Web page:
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Xi Jinping

Xi Jinping[note 1] (English: /ˈʃiː dʒɪnˈpɪŋ/ SHEE jin-PING; Chinese: 习近平; pinyin: Xí Jìnpíng; [ɕǐ tɕîn pʰǐŋ]; born 15 June 1953) is a Chinese politician who has been serving as General Secretary of the Chinese Communist Party (CCP) and Chairman of the Central Military Commission (CMC) since 2012, and President of the People’s Republic of China (PRC) since 2013. Xi has been the paramount leader of China, the most prominent political leader in the People’s Republic of China, since 2012.

The son of Chinese Communist veteran Xi Zhongxun, he was exiled to rural Yanchuan County as a teenager following his father’s purge during the Cultural Revolution, and lived in a yaodong in the village of Liangjiahe, where he joined the CCP and worked as the local party secretary. After studying chemical engineering at Tsinghua University as a worker-peasant-soldier student, Xi rose through the ranks politically in China’s coastal provinces. Xi was Governor of Fujian from 1999 to 2002, before becoming Governor and Party Secretary of neighbouring Zhejiang from 2002 to 2007. Following dismissal of the Party Secretary of Shanghai, Chen Liangyu, Xi was transferred to replace him for a brief period in 2007. He subsequently joined the Politburo Standing Committee (PSC) of the CCP and served as first secretary of the Central Secretariat in October 2007. In 2008, he was designated as Hu Jintao‘s presumed successor as paramount leader; to that end, Xi was appointed Vice President of the PRC and Vice Chairman of the CMC. He officially received the title of leadership core from the CCP in 2016. Xi has also been a member of the PSC since 2007. In 2018, he abolished presidential term limits.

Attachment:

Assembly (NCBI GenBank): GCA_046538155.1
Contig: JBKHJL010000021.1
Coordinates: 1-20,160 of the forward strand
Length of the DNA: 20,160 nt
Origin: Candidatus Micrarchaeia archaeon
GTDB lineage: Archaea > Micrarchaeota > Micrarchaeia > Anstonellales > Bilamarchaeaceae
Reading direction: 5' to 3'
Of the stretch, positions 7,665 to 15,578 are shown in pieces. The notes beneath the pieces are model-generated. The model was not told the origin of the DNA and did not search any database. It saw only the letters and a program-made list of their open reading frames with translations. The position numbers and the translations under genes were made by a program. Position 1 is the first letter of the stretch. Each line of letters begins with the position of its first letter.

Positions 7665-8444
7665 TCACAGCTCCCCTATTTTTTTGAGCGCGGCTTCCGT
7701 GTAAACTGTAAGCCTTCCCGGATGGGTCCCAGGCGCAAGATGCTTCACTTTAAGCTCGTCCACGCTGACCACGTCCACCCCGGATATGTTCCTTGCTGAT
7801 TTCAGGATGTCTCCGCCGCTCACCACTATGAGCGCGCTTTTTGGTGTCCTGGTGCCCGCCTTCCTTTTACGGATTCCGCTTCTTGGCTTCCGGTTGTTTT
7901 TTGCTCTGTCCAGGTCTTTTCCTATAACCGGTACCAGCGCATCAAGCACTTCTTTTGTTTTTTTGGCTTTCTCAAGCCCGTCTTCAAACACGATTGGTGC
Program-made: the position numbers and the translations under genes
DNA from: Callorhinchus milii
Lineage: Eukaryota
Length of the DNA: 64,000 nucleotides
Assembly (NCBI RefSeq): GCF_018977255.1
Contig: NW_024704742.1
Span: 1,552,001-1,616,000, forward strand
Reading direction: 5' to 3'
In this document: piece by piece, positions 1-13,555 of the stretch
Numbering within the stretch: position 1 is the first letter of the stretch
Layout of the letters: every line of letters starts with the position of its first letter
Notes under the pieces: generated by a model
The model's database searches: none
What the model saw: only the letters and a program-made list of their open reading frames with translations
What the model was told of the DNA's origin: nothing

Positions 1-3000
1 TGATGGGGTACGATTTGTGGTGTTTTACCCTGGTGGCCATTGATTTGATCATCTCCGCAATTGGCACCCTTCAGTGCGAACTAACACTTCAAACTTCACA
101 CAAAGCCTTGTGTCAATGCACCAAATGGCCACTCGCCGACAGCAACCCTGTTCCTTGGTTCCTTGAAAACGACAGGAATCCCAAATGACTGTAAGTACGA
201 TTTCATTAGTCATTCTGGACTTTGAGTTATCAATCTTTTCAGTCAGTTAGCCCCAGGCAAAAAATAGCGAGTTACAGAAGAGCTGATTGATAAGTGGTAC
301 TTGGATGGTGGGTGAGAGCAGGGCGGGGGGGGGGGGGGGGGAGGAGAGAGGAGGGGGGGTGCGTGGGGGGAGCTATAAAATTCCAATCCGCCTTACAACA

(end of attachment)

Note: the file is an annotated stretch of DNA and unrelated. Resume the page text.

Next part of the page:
Xi is the first CCP General Secretary born after the establishment of the PRC. Since assuming power, Xi has introduced far-ranging measures to enforce party discipline and to impose internal unity. His anti-corruption campaign led to the downfall of prominent incumbent and retired CCP officials, including a former member of the PSC. He has also enacted or promoted a more aggressive foreign policy, particularly with regard to China–Japan relations, China’s claims in the South China Sea, and its advocacy for free trade and globalization. He has sought to expand China’s African and Eurasian influence through the Belt and Road Initiative.

Xi has often been described as a dictator or an authoritarian leader by political and academic observers,[9] citing an increase of censorship and mass surveillance, a deterioration in human rights including the internment of Uyghurs in Xinjiang, the cult of personality developing around him,[10] and the removal of term limits for the leadership under his tenure.[a] Xi’s political thoughts have been incorporated into the party and national constitutions.[25][26][27] As the central figure of the fifth generation of leadership of the PRC, Xi has significantly centralised institutional power by taking on a wide range of leadership positions, including chairing the newly formed National Security Commission, as well as new steering committees on economic and social reforms, military restructuring and modernization, and the Internet.[28]

On 11 November 2021, the CCP declared Xi’s ideology the “essence of Chinese culture”.[29] This is the third fundamental resolution of the CCP since its inception, and symbolically raises him to the same level of prestige as leaders Mao Zedong and Deng Xiaoping